For the economy, the great thing about the portable telephone was that it was a gift that kept giving.
The first brick-sized device that I used as a reporter in Hong Kong was a money spinner, but that was just the beginning.
In the more than 30 years since, mobile phones have kept getting smaller and smarter, creating a seemingly endless cycle that practically forced self-respecting consumers to keep buying a new one. But there are signs that economic cycle may be coming to an end.
“Amazon.com Inc. is working on another big bet: robots for the home,” say technology reporters at the business news service Bloomberg.
Perhaps the device — that will reportedly be tested in Amazon employees’ homes by year end — will be able to perform basic chores or act as a mobile companion.
Rather than robot slaves as we’ve seen in HBO’s Westworld and the Bladerunner movies, consumers will become slaves to buying the latest robot.
According to some analysis, the very best consumer product is one that is addictive. Opium and tobacco have been lucrative; the customers keep coming back for more.
The psychological need to have the next great consumer good has also proved to be great way to keep consumers shelling out. It is a subject that has been well studied.
Humans who could afford to do so have long been slaves to fashion. But the introduction and upgrading of new consumer electronics where this year’s model knocked the socks off of last year’s, has cleverly appealed to both fashion and function. It takes a lesson from the automobile trade both in creating and satisfying a popular need.
Getting a 5G smartphone, for example, may not feel worth the outlay of another thousand dollars.
At the development stage, when everybody wants one, new products are a technological and economic driver, leading to leaps in innovation and high-paying jobs as companies compete to make each upgrade indispensable.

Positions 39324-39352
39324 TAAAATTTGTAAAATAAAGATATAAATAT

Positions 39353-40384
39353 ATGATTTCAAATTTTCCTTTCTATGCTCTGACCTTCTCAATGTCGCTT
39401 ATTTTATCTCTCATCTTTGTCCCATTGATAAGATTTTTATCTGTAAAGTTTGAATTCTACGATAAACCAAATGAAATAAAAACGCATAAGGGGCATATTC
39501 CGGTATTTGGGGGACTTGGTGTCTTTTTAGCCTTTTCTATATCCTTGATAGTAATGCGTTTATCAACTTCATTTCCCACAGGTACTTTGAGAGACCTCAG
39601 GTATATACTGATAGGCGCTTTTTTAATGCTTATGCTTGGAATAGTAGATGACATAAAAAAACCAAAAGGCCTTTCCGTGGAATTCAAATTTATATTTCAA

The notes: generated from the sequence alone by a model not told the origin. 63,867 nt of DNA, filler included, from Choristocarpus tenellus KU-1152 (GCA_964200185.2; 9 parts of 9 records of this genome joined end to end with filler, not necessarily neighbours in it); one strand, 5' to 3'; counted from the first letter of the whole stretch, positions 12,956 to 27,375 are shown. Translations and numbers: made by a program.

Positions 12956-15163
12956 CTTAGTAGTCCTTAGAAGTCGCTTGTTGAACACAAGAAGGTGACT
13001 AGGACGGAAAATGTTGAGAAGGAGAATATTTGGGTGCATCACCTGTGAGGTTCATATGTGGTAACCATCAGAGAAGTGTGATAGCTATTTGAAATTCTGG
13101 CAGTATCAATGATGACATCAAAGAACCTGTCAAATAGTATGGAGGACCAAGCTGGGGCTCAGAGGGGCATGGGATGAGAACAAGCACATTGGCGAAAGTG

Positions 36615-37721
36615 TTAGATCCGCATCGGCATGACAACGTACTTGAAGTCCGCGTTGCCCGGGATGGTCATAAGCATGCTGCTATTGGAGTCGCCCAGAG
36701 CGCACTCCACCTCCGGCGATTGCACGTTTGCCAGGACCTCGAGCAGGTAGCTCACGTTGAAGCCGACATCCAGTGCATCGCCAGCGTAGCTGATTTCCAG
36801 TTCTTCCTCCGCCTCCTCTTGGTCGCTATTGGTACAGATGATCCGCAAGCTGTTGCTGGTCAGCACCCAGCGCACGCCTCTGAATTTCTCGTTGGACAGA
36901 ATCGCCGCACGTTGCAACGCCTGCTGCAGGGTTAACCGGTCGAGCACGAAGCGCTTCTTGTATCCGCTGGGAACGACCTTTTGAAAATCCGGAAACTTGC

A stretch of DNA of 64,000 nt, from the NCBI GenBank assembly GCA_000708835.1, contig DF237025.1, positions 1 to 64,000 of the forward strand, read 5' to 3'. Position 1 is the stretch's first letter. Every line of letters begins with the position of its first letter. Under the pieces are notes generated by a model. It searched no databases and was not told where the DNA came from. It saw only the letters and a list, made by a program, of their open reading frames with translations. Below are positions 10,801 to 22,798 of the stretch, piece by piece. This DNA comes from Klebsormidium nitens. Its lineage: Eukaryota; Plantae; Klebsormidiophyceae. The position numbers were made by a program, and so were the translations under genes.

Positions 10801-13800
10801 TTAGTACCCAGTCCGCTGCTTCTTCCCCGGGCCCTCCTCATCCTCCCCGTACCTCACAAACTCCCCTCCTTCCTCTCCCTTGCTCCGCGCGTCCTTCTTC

Robots are now a staple of industrial production. Rich countries where labour is expensive lead the way, but even China with its vast population of workers is switching to cheap, reliable robots.
According to the International Federation of Robotics, industrial robot density in 2017 was 74 for every 10,000 workers and growing strongly.
While companies funded by industry and the military often do the heavy lifting in early tech, just as we’ve seen with computers and smartphones, the move into popular consumer robots will transform the technology into something even more useful and accessible. If Amazon can convince us we need a personal robot the way we needed personal computers and personal smartphones, robot density would begin to soar.
“Advances in computer vision technology, cameras, artificial intelligence and voice activation help make it feasible for Amazon to bring its robot to the marketplace,” say the Bloomberg reporters.
Maybe Amazon will not be the one to popularize the personal robot. But whoever does, unlike the flat screen TV or even a smartphone, the potential for incremental improvements will be enormous.
The process of moving from a household robot that can greet you at the door, chat and play your music to something as futuristic as what you see in HBO’s Westworld is a curve much steeper than for previous consumer products. It will make for a very long stream of increments.
The hard part for Amazon, will be getting Vesta’s first foot in the door.
Don Pittis was a forest firefighter and a ranger in Canada’s High Arctic islands. After moving into journalism, he was principal business reporter for Radio Television Hong Kong before the handover to China. He has produced and reported for the CBC in Saskatchewan and Toronto and the BBC in London. He is currently senior producer at CBC’s business unit.
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